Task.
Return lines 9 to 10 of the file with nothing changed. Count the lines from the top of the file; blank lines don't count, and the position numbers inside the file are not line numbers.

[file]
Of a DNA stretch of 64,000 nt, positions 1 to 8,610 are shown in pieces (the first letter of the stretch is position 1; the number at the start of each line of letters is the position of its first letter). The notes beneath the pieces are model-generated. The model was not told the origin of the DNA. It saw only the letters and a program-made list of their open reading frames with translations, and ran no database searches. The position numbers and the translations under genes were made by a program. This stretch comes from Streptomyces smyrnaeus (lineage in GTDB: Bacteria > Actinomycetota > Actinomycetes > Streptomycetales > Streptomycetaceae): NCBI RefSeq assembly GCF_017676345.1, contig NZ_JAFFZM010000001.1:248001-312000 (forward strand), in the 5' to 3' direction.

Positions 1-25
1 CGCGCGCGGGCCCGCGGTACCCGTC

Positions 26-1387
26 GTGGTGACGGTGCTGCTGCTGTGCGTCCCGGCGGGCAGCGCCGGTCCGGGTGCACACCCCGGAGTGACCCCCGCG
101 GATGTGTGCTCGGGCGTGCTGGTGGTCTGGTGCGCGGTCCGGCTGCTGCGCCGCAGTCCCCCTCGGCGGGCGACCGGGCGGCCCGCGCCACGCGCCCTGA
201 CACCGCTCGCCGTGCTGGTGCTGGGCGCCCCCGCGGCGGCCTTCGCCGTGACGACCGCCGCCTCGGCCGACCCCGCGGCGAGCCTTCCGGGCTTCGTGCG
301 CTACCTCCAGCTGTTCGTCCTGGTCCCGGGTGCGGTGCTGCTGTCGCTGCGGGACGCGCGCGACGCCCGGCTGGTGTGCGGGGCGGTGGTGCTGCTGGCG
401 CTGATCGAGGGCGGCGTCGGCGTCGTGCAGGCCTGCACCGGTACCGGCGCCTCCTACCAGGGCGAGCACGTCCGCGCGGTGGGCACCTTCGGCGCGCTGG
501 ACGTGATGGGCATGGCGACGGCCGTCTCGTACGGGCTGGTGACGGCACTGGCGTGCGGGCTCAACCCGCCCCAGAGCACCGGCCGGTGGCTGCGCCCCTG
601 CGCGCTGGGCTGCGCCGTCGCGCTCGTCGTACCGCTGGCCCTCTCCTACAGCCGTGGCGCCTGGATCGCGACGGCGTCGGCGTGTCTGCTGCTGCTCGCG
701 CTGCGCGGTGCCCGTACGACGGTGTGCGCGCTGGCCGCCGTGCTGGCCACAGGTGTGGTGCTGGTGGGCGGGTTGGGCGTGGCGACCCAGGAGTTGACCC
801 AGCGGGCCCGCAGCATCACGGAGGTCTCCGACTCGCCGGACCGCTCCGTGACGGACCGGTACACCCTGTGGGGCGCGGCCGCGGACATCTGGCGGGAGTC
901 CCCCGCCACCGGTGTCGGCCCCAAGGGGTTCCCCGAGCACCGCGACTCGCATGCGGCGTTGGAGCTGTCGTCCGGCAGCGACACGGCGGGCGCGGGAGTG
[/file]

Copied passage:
401 CTGATCGAGGGCGGCGTCGGCGTCGTGCAGGCCTGCACCGGTACCGGCGCCTCCTACCAGGGCGAGCACGTCCGCGCGGTGGGCACCTTCGGCGCGCTGG
501 ACGTGATGGGCATGGCGACGGCCGTCTCGTACGGGCTGGTGACGGCACTGGCGTGCGGGCTCAACCCGCCCCAGAGCACCGGCCGGTGGCTGCGCCCCTG